Lowriders, Roofing and the Power of the Gospel
About a month ago I had the privilege of attending the funeral service of one of my old roofing buddies, Gil Lovato. “Gibo” (what many of us called him) was one of the best roofers I’ve ever met. We started roofing together about three decades ago when I was in high school and were part of the same crew for many years. He used to call me “Stierez” and jokingly gave me the title of “honorary Mexican.”
I’ll never forget the day when Gibo pulled up to the job in his white Malibu lowrider. It came complete with a chain link steering wheel and a Televison you could watch as you drove! Gibo was street from the inside out and often came to work with wads of cash in his pocket or some jewlrey he had “picked up somewhere.”
My fellow roofers and I, many of whom were Christians, started sharing Jesus with Gibo from shingle one. He was very open to the message of the Gospel. Soon he trusted in Jesus as his Savior and started growing in his faith. When I roofed with him we’d often listen to Chuck Swindoll’s Insight for Living as well as to other great radio preachers. Not only did Gibo grow in his faith but he began to boldly share the gospel with others. Over the years we put on a lot of roofs, had a ton of laughs and engaged in countless theological conversations.
But ever since I quit that dangerous profession I have only seen Gibo a handful of times. Over the years I heard that Gibo had fallen back into some of his old habits and was struggling. I wondered what was going on with him spiritually and prayed for him as God’s Spirit prompted me.
When I heard that Gibo had passed away I was bummed out. Although I had no doubt Gibo was in heaven, I wished I would had made more of an effort to connect with him after our roofing days together. I was also concerned because his funeral was going to be held during my busiest travel time of the year. As the President of Dare2Share I’m on the road a lot in the Fall and wasn’t sure I’d be back in town in time for the memorial service. I was relieved to discover that his funeral was to be held the day after I got back from one of my trips.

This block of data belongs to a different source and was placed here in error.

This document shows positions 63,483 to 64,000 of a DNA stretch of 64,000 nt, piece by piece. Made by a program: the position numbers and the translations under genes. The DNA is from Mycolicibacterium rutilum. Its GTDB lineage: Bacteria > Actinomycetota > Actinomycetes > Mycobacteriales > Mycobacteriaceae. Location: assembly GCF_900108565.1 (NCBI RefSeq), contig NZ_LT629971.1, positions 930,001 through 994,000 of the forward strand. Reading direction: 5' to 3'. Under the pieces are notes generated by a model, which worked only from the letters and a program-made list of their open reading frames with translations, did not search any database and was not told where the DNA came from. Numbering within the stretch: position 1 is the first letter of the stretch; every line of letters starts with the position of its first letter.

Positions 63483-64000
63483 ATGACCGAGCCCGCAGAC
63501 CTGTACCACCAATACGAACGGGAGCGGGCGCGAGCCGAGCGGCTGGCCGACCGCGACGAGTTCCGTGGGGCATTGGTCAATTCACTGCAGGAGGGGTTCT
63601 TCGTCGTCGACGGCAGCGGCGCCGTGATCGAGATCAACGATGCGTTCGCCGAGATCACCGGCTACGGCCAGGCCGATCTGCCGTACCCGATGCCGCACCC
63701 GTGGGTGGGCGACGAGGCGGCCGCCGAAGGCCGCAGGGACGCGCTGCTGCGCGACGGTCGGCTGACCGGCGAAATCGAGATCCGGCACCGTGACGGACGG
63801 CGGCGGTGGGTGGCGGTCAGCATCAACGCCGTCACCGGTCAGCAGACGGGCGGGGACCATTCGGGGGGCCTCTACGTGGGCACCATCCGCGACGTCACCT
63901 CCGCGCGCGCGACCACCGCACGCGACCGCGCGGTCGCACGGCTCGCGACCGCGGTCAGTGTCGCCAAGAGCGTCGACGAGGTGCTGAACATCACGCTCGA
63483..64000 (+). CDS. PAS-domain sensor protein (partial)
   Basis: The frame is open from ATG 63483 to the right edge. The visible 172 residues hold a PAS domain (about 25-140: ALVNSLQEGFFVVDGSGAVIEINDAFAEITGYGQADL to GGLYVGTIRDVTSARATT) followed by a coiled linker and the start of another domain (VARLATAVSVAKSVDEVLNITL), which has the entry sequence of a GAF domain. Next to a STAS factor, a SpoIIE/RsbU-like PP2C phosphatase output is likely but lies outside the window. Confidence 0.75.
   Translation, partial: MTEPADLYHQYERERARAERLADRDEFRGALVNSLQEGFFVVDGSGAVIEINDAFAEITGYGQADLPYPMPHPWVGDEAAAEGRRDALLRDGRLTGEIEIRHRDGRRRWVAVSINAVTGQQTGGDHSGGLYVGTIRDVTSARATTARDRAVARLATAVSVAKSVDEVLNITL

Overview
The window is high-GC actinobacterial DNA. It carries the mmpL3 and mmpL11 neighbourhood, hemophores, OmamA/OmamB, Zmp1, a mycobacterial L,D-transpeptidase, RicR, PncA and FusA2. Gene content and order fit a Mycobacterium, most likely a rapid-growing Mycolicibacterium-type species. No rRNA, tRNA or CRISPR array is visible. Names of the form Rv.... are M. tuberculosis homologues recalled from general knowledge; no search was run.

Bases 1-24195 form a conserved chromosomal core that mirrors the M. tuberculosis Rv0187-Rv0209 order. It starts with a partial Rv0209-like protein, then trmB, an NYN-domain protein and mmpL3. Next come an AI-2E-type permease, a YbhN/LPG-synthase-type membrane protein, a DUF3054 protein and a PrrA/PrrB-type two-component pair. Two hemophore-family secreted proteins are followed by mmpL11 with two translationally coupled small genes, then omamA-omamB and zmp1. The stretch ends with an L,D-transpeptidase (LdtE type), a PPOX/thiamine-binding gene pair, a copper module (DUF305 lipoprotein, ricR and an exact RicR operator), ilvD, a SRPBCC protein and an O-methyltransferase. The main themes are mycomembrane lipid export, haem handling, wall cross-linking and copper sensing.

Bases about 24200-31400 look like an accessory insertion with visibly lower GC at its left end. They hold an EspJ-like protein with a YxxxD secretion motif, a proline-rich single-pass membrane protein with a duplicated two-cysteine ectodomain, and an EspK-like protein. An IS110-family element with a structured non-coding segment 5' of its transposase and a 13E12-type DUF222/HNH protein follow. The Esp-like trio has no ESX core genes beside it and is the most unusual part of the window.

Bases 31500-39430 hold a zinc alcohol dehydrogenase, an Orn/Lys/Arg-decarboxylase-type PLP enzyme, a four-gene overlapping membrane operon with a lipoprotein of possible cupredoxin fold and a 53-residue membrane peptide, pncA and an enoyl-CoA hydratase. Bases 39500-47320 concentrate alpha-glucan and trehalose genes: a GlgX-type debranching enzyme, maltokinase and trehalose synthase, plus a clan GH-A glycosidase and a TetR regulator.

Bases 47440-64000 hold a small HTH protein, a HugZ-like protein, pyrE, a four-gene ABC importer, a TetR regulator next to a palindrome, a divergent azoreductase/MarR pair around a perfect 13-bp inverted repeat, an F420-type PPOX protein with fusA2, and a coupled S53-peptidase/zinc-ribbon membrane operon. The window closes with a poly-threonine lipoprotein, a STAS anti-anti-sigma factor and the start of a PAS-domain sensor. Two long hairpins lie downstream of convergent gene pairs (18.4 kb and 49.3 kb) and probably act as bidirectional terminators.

There were about 150 people in the small church auditorium as the service began on that sunny October day in Denver. Person after person got up during the open microphone eulogy time and testified to how Gibo had made an impact on their lives. Many of them shared how Gibo had led them to Christ. I heard stories of how he hung out in the bad parts of town to reach homeless people and prostitutes with the Gospel of Jesus Christ. Often he would come home with different shoes on because he would exchange his good shoes for a homeless man’s worn ones. I guess he figured that’s what Jesus would do…and he was right.
Afterward I talked to several people who were led to Christ by Gibo’s faithful witness (even during his rough times) over the years. I would guess that 75% of the people in that auditorium became Christians through Gibo’s evangelistic efforts. I was blown away by the spiritual impact that he had made during his relatively short life.
When I think of Gibo I can’t help but remember Mark 4:26-28 when Jesus said,â€œThis is what the kingdom of God is like. A man scatters seed on the ground. Night and day, whether he sleeps or gets up, the seed sprouts and grows, though he does not know how. All by itself the soil produces grainâ€”first the stalk, then the head, then the full kernel in the head.”
Thirty years ago or so a group of Christian roofers sowed Gospel seeds into Gibo’s life. Those seeds grew and turned him from a quasi-thug into a follower of Jesus Christ. After that Gibo sowed these same seeds into countless other lives. As I looked across the crowd at his funeral service I saw the harvest God had brought about through him.
What does all this mean for you? The Gospel seeds you are sowing into other people’s lives are making a difference whether you see it or not. Keep chucking seeds, praying hard and believing that God will produce a spiritual crop through you in His perfect time…just like he did through a street-wise roofer named Gibo.